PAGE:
A bill introduced in North Carolina would ban same-sex marriage

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North Carolina just got a new bill which would ban same-sex marriage.

The bill, HB 780, would declared that the federal government does not have the legal power to regulate marriage.

This would mean that a 2012 constitutional amendment in the state which banned same-sex marriage would remain in effect despite at 2015 US Supreme Court ruling which declared marriage legal across all 50 US states.

The bill’s sponsors say it would enable North Carolina to ignore the Supreme Court ruling.

It reads that the Obergefell v. Hodges ruling “exceeds the authority of the Court relative to the decree of Almighty God that ‘a man shall leave his father and his mother and hold fast to his wife, and they shall become one flesh’ (Genesis 2:24, ESV) and abrogates the clear meaning and understanding of marriage in all societies throughout prior history.”

Republican Representative Larry Pittman, a Christian minister, has not publically commented on the bill.

The second sponsor of the bill, Representative Michael Speciale initially denied that the bill would ban same-sex marriage.

But he later said that legislators should “do something about it”, referring back to the 2012 same-sex marriage ban.

“This bill is absurd, unconstitutional and further proof that some North Carolina legislators remain committed to discriminating against LGBT people and their families,” The state branch of the ACLU’s policy director Sarah Gillooly said in a statement.

“North Carolina lawmakers cannot defy the U.S. Supreme Court based on their extreme personal views.”

The state has only just appeased the NBA and the NCAA, which had refused to hold athletics events and the prestigious All Star game in North Carolina while its anti-trans HB2 bathroom bill remained in place.

Announced by Majority Republican leaders Tim Moore and Phil Berger and Democratic Governor Roy Cooper as a “compromise,” HB142 outraged LGBT leaders.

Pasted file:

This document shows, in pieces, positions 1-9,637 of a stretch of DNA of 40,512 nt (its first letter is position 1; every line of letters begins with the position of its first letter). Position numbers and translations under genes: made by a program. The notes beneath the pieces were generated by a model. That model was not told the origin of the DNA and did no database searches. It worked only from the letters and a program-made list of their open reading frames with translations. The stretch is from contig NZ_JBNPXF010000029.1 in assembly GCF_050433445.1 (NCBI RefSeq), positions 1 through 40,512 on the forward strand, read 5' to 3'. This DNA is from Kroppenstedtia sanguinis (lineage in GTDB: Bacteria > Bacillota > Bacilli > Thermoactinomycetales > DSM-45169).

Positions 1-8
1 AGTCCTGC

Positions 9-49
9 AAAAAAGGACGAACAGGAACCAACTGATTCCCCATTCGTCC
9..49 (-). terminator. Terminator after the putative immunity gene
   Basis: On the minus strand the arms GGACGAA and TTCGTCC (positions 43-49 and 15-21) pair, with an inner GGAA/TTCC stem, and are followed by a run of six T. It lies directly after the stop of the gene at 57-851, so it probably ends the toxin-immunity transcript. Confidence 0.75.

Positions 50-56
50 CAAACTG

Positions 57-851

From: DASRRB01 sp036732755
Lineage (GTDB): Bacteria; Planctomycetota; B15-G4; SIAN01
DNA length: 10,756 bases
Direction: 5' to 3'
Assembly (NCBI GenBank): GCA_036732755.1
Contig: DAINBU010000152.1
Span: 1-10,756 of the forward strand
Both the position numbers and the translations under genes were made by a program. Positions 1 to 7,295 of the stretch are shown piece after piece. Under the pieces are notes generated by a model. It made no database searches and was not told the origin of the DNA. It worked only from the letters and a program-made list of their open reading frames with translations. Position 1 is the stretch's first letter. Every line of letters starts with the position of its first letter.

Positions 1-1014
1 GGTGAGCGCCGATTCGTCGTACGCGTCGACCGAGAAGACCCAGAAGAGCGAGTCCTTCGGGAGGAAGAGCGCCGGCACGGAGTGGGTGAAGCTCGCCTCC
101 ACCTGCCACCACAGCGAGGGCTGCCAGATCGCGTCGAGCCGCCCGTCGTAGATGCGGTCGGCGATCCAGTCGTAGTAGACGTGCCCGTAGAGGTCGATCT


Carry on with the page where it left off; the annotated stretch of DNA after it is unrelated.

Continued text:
Equality NC executive director Chris Sgro said it was a “fake repeal,” while Human Rights Campaign president Chad Griffin called the law a “disaster” which “doubles down on discrimination”.

But despite the backlash, the National Collegiate Athletic Association, which makes about $1 billion a year in revenue, said its board of governors had “reluctantly” overturned its prohibition.

Bids from the state to hold the NCAA Championship will now be considered again, and the championships previously awarded to North Carolina for next season will take place.

Even though HB142 allows for discrimination to legally exist, the NCAA said it had “minimally achieved a situation where we believe NCAA championships may be conducted in a nondiscriminatory environment.”

The organisation admitted that “this new la is far from perfect,” adding that it was still worried about the state of LGBT rights in North Carolina.

It said that “the board remains concerned that some may perceive North Carolina’s moratorium against affording opportunities for communities to extend basic civil rights as a signal that discriminatory behaviour is permitted and acceptable, which is inconsistent with the NCAA Bylaws.”

The NCAA also attempted to soften the blow to LGBT activists by warning that any state awarded an event in future will have to show “how student-athletes and fans will be protected from discrimination.”

The organisation had pulled seven events from the state over the past year while HB2 was in place, joining many companies, music stars and sports organisations in boycotting North Carolina.

Earlier today, major city mayors reiterated travel bans to North Carolina.

And last week, the last Kennedy in Congress, Representative Joseph Kennedy III, urged the NCAA to maintain its position on banning North Carolina.

LGBT leaders were predictably angered by the NCAA’s decision.

Chase Strangio, a staff attorney with the ACLU, said: “NCAA caves & gives in to discrimination. We will all suffer because of this and Roy Cooper this is on you”.

He added that the decision made it clear that “Trans people are expendable, disposable, our bodies situated as threats”.

“At the end of the day, we should have known better than to rely on corporate interests who would quickly sell us out,” he added.

Equality NC head Sgro tweeted: “Disappointed that NCAA abandons LGBT community + succumbs to NC Governor cheap political stunt that doubled down on discrimination”.